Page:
Saturday, April 9, 2011

The Future of the IT Department

ReportTen Predictions that will Change the Focus of IT Service Management Reporting

What will the corporate IT department be like 10 years from now? I have been asking this question because the answer will tell us which information will be required by the IT manager of the future. Once we understand the information requirements, we will be able to infer the functionality that IT Service Management applications will need to offer.

Speculating about the future of IT is something I always enjoy. Whenever I get the chance, I pick the brains of IT leaders about what they see on the horizon. From these conversations, and from what I see happening around me, I have concluded that we are about to witness a gradual but major shift in the IT landscape. The forces that will be shaping our future within the IT industry are already apparent and will result in a shift that seems inevitable.

Today I would like to offer 10 predictions. Each prediction provides the basis for the next one. I hope they will invoke some debate and inspire more people to think ahead, so that we can start building solutions for the IT manager of tomorrow.

1. Most applications will be delivered as a service

This is the trigger that will gradually take us to an entirely new kind of IT department. Software as a Service (SaaS) will be the norm. This is unavoidable because the advantages are too great for both the software vendors and their customers.

In a true SaaS environment, we will no longer see traditional software hosted on a separate (virtual) server for each customer. Instead we will see a single production instance of an application. All customers will use the same instance to work securely with their own data. It will take some time for software vendors to rebuild the current applications to support this, but once they have, this will translate into enormous savings for them. When a customer reports a bug, they will be able to reproduce it very quickly. They no longer need to ask which version of the application the customer is using on which version of which operating system and on which version of with database. The vendor knows all this and has access to the log files.

The advantage for the customer is also enormous. Apart from skipping the initial steps of securing server and storage capacity, downloading the software and installing it, the customer will also get bug fixes shortly after they have been discovered. They do not need to download a patch, test it and install it. It will all be done for them. It is the responsibility of the software vendor to ensure that the production environment remains secure and responsive. If the vendor does not, all customers will be affected and the vendor’s reputation will quickly deteriorate to the point where customers will look for alternative vendors.

Ten years from now, we will simply not be able to comprehend how we were able to provide IT services to end users. It will seem hopelessly complicated when we consider how hard it would be to build and maintain our own enterprise application environment.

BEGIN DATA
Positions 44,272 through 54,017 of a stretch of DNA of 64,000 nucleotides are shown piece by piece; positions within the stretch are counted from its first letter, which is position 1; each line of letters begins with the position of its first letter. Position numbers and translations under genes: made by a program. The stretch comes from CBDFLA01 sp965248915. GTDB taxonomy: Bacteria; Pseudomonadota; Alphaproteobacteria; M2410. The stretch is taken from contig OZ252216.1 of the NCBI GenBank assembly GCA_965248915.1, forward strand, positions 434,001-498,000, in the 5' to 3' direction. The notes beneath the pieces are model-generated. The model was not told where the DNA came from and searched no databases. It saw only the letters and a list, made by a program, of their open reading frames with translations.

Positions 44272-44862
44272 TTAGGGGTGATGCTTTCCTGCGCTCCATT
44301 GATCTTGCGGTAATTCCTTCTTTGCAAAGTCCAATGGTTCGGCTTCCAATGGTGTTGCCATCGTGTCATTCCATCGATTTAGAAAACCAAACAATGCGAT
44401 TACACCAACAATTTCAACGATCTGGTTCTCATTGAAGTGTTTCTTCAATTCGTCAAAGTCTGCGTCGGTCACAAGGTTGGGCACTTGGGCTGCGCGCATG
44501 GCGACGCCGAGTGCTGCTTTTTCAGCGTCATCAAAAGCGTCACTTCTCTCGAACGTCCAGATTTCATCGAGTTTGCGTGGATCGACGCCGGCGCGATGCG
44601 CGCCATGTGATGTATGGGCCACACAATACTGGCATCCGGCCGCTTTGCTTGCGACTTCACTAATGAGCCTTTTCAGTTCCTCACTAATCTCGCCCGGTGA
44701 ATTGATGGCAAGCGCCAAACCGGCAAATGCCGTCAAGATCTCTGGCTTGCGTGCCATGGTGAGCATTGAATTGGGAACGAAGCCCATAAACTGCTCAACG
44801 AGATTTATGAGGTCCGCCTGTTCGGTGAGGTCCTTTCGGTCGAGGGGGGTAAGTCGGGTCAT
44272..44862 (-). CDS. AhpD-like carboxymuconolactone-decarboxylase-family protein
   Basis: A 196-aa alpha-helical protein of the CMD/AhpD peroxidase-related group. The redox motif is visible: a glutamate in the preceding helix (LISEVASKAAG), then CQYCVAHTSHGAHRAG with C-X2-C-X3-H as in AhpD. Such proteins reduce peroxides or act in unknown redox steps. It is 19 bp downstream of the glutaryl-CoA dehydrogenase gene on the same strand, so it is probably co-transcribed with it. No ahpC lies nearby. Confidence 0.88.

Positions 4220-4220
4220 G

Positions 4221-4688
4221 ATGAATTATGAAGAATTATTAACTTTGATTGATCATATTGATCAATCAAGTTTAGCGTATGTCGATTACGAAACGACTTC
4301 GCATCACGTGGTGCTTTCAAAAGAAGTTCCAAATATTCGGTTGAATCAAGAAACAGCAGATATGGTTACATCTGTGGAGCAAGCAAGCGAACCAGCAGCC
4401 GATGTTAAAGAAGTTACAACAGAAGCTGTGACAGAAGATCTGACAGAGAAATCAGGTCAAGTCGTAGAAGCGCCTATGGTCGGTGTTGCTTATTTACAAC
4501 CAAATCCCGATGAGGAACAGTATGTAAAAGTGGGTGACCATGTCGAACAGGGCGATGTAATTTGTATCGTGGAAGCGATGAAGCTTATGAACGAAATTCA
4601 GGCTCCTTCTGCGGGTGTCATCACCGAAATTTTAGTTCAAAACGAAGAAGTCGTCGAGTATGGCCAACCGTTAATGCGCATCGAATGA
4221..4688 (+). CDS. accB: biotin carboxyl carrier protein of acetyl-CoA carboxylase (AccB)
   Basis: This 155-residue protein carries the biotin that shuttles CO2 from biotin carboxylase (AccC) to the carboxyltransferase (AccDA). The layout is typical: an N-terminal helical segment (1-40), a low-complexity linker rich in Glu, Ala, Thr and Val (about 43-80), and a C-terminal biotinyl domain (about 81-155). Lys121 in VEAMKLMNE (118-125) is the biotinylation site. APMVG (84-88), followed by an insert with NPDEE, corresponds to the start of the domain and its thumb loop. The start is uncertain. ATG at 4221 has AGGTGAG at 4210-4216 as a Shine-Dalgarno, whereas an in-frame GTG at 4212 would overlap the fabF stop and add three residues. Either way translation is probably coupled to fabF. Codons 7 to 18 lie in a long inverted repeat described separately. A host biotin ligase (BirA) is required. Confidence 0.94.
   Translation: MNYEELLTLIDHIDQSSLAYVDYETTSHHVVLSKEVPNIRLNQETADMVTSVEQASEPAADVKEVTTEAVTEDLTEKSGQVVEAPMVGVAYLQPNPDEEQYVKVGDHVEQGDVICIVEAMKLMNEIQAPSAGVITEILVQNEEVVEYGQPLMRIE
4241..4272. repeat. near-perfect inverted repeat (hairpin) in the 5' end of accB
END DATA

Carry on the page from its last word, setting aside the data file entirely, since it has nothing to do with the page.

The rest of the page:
Naturally, SaaS will eventually bring other benefits (e.g. collaboration across organizational boundaries and benchmarking), but I believe the abovementioned advantages are sufficient for software vendors to want to offer SaaS, and for customers to demand it.

2. Cloud computing will grow dramatically

Most software vendors will not have the scale or the desire to host their SaaS environments. Today most software vendors are not fully capitalizing the benefits of SaaS. They simply make a completely separate hosted instance available to each customer. It is relatively easy for software vendors to ask traditional managed service providers to host their applications in this fashion. Over time, however, software vendors will adapt their applications to be able to offer only a single shared production environment for each application. Traditional managed service providers will not be able to offer the same global coverage that cloud computing providers already offer today. This is a key requirement for software vendors when they start to optimize their application response times for their customers around the world. Hence software vendors will use the services offered by the largest cloud computing providers, like Amazon, Google and Microsoft.

3. MSPs will suffer and consolidate

The corporate IT department has already figured out that it is a pain to provide processing power and storage capacity for all the enterprise applications. Many large corporations have centralized this in their datacenters to keep it manageable, others have already outsourced most of this. As more and more organizations choose to obtain applications for email, ERP, CRM, ITSM, etc. as a service, they will rely less and less on their datacenters and MSPs as these applications will be running in the cloud.

Fortunately, there is more to corporate IT than the enterprise applications. PC support, first line support, wide and local area network connectivity, printer maintenance, etc. will secure the relevance of external service providers in the future, but a large chunk of their business will move to the cloud computing providers. This will make the outsourcing industry even more competitive. Considering that there are literally thousands of MSP/ESPs in the world, it is likely that we will see a wave of consolidation in this industry.

4. Smaller ESPs will start to commit to resolution times

Historically, external service providers have done whatever they could to avoid committing to resolving incidents within a specific timeframe. They have only committed to response times, which of course are next-to-meaningless. Worse, ESPs even managed to ensure that their contracts include verbiage like: “…will use commercially reasonable efforts…”